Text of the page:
When you say the word engineer, many people will think of a man, as the industry has been dominated by men for much of its history. But women have been designing, iterating, and engineering for just as long as men have, creating some of the most valuable and widely used products and inventions ever made, many of which have saved lives, and changed the world.
One of the most famous women in engineering history, Ada Lovelace’s pioneering work laid the foundation for all modern computers. The daughter of famous poet Lord Byron, her mother kept her away from poetry and the arts, encouraging her to pursue the sciences.
During the early 1800s Lovelace developed an interest in the Difference Engine, a mechanical calculator developed by mathematician Charles Babbage.
They collaborated together on a new, more complex machine, the Analytical Engine. It was designed, but never built. It was the first instance of a machine that would have been capable of modifying its own calculations while it was running.
While Babbage designed the machine, Lovelace played a vital role in designing the various functions, and can be thought of as one of the first software developers.
Hedy Lemarr was one of the most famous actresses of the 1930s and 40s. When not acting, she worked on engineering projects as a hobby, often in between takes on film sets. Her love of science came from her father, who would explain to her how various machines worked while out on walks together.
She devised a method of encrypting radio signals to prevent enemy spies listening to what was being broadcast. “Frequency hopping” allowed for rapid switching between radio frequencies in order to avoid a signal being jammed. By manipulating radio frequencies between transmission and reception, her technique formed a code that prevented secret messages from being intercepted by the Germans.
The technology wasn’t widely used until the invention of wi-fi and Bluetooth, but without it, there would be no wireless communication today.
Lamarr had to fight to be taken seriously, given her profession as an actress. Frequently labelled ‘the most beautiful woman in the world’, audiences allegedly gasped when she first appeared on screen. But her invention changed the course of history, and is one of the many reasons she is remembered today.
Kevlar is one of the most widely used materials in the construction of body armours in the defence sector. It was invented by Kwolek in the 1960s, while looking for an alternative substance to manufacture car tyres. She was working as a chemist at the DuPont factory in Delaware, where she carried out research on polymers.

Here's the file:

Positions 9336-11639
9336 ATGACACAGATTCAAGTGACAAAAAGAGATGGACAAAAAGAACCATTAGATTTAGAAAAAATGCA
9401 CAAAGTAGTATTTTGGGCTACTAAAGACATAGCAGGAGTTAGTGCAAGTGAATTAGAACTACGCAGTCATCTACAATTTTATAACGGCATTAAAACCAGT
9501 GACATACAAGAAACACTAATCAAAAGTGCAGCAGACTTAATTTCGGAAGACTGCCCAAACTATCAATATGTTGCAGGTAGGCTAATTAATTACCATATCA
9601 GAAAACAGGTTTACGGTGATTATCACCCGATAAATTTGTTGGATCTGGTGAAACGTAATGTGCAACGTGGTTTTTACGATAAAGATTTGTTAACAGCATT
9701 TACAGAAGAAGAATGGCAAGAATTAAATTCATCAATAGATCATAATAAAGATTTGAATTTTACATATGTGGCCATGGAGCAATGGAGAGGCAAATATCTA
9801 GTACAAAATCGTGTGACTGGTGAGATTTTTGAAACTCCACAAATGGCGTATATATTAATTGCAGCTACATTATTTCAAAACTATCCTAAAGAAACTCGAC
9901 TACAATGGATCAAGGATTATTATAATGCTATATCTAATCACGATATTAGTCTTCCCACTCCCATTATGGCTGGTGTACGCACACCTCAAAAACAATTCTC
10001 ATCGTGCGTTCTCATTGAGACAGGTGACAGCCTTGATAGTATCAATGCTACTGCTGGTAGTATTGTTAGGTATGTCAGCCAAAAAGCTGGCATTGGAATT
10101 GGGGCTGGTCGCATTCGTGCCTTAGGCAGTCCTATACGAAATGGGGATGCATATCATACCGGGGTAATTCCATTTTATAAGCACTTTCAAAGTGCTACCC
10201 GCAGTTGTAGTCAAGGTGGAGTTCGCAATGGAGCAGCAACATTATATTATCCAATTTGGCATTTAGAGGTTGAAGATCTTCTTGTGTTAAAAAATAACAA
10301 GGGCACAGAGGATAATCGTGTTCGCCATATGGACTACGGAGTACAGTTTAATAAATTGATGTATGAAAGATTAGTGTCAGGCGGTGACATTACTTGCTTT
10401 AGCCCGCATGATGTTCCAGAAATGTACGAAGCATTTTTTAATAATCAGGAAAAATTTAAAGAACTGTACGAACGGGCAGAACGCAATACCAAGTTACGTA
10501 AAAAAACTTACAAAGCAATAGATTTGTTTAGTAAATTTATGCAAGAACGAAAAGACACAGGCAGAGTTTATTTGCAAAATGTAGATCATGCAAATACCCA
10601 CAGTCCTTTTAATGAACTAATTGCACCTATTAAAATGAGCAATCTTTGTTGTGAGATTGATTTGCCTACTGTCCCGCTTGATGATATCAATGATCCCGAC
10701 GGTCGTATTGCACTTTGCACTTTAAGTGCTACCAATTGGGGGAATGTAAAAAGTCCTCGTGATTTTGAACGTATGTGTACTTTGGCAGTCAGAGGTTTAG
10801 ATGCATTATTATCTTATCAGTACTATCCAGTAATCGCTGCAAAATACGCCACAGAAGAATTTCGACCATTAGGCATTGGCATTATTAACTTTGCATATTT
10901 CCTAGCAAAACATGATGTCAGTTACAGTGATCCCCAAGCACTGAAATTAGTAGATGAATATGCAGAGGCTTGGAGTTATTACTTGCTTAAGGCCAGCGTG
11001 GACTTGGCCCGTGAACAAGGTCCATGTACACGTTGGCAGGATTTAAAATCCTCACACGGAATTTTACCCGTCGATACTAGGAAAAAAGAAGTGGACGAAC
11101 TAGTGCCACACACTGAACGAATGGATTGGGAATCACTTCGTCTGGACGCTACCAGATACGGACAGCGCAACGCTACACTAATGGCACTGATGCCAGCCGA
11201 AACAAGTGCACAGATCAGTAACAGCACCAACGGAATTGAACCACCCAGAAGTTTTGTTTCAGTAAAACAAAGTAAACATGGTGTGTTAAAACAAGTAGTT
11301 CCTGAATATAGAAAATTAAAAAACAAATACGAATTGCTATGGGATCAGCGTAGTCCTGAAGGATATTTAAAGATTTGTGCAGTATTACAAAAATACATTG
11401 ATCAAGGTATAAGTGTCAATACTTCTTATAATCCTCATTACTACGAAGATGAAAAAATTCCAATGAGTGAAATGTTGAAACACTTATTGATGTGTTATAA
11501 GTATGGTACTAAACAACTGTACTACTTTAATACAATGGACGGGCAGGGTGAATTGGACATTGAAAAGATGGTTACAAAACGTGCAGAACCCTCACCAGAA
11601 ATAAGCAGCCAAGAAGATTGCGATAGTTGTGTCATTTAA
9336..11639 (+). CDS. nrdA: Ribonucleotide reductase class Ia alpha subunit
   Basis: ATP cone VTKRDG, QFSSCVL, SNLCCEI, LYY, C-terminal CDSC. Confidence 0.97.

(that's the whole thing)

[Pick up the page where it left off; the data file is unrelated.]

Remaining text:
Her discovery of the material was made by accident, and it was almost thrown away. But Kwolek ran the substance through a spinneret, and found it did not break, meaning it could have a wide variety of uses.
Kevlar is five times stronger than steel by weight, and is now used in the creation of bulletproof vests. Since its invention it has saved thousands of lives.
Because of its incredibly high tensile strength, Kevlar is also used in bow strings, tennis racquets, racing boats, and formula one cars.
On a cold day in 1902, Mary Anderson was riding in a tram car, and noticed that the driver kept both panes of the double front window open so snow and sleet wouldn’t pile up onto it and block his view. But this meant the rest of the tram was cold and open to the elements.
Realising there was an opportunity, Anderson worked with a designer to develop a hand-operated device to clear the windscreen from inside the tram. It consisted of a lever connected to a rubber blade outside which could clear snow, preventing it from covering the window.
She patented her invention in 1903, but few car makers were interested until 1917, when another woman, Charlotte Bridgwood, patented the first automatic windscreen wiper, which is now a standard feature on every car in the world.
Martha Coston invented the first signal flares, which have gone on to be used by the military, navy, and rescue operations all over the world.
At the age of 21, Coston was left a widow with four children to support. In desperate need of a way to support her family, she discovered a design for a pyrotechnic flare that her late husband had left behind in his notebook, and set about creating it for real.
For nearly 10 years she worked on perfecting the design, which needed to be bright, multi-coloured, and long-lasting if they were to be effective tools for communication over long distance, at night, and in high winds at sea.
She succeeded, and achieved a patent in 1859, with the US Navy paying her $20,000 for the rights to the flares. This was a large sum for women at that time, and a testament to the quality of her work.
These women changed the engineering industry, and inspired many other women to enter the field.